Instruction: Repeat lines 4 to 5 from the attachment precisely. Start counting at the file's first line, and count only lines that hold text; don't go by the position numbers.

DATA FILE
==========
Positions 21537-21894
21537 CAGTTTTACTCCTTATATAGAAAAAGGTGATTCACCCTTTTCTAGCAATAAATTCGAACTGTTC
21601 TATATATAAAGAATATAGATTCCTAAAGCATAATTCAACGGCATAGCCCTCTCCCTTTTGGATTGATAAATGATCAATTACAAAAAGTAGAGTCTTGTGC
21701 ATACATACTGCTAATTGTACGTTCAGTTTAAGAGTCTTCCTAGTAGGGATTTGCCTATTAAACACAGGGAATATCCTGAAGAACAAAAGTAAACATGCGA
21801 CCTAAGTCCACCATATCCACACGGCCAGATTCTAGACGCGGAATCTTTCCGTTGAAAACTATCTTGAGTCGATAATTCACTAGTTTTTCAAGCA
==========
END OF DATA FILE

21701 ATACATACTGCTAATTGTACGTTCAGTTTAAGAGTCTTCCTAGTAGGGATTTGCCTATTAAACACAGGGAATATCCTGAAGAACAAAAGTAAACATGCGA
21801 CCTAAGTCCACCATATCCACACGGCCAGATTCTAGACGCGGAATCTTTCCGTTGAAAACTATCTTGAGTCGATAATTCACTAGTTTTTCAAGCA